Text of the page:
Sarens Involved in Maintenance Works at Whitla Wind Facility in Alberta
This windfarm, which last phase was commissioned in 2021, is capable of avoiding more than one million tons of CO2 per year which would have been produced by fossil fuel power generation, equivalent to taking more than 200,000 vehicles off the road.
Sarens worked on the assembly and disassembly of blades, rotors, gearboxes and main shafts to ensure the correct operation of the wind turbines.
Sarens has extensive experience in wind farm maintenance in Canada, having worked on the Golden South Wind Project in Assiniboia and the Blue Hill Project in Saskatchewan, among others.
Sarens, world leader in heavy lifting, engineered transport and crane rental services, has worked on the maintenance maneuvers at the Whitla Wind facility, the largest in Alberta. In this case, Sarens’ engineering team was in charge of the lifting of the blades, rotors, gearboxes and main shafts for four turbines (T-79, T-89, T-91 and T-7). The hub height of each tower is measured at 105 meters and the average weight of the components came in at 31 tons.
This wind farm has an installed capacity of 352.8 MW, which allows it to generate enough energy to power more than 100,000 homes per year. Located in Forty Mile County, it consists of 98 Vestas V136 wind turbines of 3.6 MW each, with a hub height of 105 meters and a rotor diameter of 136 meters. According to Capital Power, the company that owns and operates the project, Whitla Wind will prevent the emission of more than one million tonnes of CO2 per year, which is equivalent to taking more than 200,000 vehicles off the road.
The Whitla Wind project contributes to Canada's efforts to transition to cleaner, low-carbon energy, so it’s therefore particularly important to keep your energy production stable by reducing breakdowns through proper maintenance. For this reason, Vestas commissioned Sarens to lead the logistical maneuvers of transport - via Sarens Trucking from Pincher Creek, AB - and the lifting and lowering of the various parts to reduce downtime and optimize the energy production of the facilities.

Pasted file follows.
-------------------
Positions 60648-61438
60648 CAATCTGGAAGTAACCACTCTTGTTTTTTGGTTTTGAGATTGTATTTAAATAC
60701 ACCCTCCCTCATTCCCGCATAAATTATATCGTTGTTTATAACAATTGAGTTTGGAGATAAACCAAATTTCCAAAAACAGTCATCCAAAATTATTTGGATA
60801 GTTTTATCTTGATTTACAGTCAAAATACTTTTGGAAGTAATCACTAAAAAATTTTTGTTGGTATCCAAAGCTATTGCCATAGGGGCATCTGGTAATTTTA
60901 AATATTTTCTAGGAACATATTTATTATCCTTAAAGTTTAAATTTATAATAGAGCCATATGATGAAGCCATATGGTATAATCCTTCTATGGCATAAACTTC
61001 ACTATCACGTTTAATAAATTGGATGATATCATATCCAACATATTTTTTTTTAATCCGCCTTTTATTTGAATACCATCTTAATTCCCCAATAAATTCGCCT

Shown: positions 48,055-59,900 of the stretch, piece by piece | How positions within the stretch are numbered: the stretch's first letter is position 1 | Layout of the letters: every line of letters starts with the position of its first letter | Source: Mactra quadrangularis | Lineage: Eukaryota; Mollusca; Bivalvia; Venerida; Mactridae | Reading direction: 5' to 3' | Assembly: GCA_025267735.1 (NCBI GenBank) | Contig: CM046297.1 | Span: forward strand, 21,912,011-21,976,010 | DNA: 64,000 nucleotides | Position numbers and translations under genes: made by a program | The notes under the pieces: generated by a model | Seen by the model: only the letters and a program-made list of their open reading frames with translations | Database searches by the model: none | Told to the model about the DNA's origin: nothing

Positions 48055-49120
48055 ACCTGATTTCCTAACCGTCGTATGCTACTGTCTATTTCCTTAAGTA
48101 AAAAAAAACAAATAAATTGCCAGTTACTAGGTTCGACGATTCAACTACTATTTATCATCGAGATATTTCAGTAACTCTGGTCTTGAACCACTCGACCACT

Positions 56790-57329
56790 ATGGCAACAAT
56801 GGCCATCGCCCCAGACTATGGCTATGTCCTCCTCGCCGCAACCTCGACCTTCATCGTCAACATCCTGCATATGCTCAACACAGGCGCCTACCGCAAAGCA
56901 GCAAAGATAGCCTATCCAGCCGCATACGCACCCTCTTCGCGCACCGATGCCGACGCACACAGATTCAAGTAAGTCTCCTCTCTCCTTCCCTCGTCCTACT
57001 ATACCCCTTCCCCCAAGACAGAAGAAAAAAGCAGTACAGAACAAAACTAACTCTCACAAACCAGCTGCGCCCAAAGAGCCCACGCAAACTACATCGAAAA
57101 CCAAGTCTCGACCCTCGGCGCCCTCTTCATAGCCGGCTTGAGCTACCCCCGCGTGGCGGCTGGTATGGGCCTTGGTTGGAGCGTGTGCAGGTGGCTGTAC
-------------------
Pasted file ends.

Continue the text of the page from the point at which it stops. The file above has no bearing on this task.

Taking into account the variables to be considered such as component weight, tower height and access for machinery assembly, the Sarens team of experts selected the Demag CC 2800 Crawler Crane configured with 108m Main Boom, 12m Luffing Jib, 120Te Main CWT, 20Te Carbody CWT, and 110Te Superlift CWT. This crane was selected because of the height of the towers as this particular configuration would allow for a boom tip height of 120 meters while remaining under 75% of the crane’s lifting capacity.
The Whitla plant uses state-of-the-art wind turbines, designed to optimize the utilization of the wind resource while reducing noise and wear and tear. The turbines are connected to an electrical substation, from where the power is transmitted to the provincial grid via a 240 kV, 34 km high voltage line. The project has a remote control supervision system, which allows the turbines to be monitored and operated from a centralized control center, ensuring safe and efficient operation. The project has been developed in several phases, with the first phase coming into commercial operation on December 1st 2019 and phases 2 and 3 on 1 December 1st 2021.
Sarens has a long history of developing wind projects in Canada. These include the Golden South Wind Project in Assiniboia and the Blue Hill Project in Saskatchewan. In the latter case, Sarens contributed to the transport and erection of 50 wind turbines at their final destination. This facility will be responsible for generating up to 200MW of renewable energy, and will bring an economic impact of over $45M to its community.
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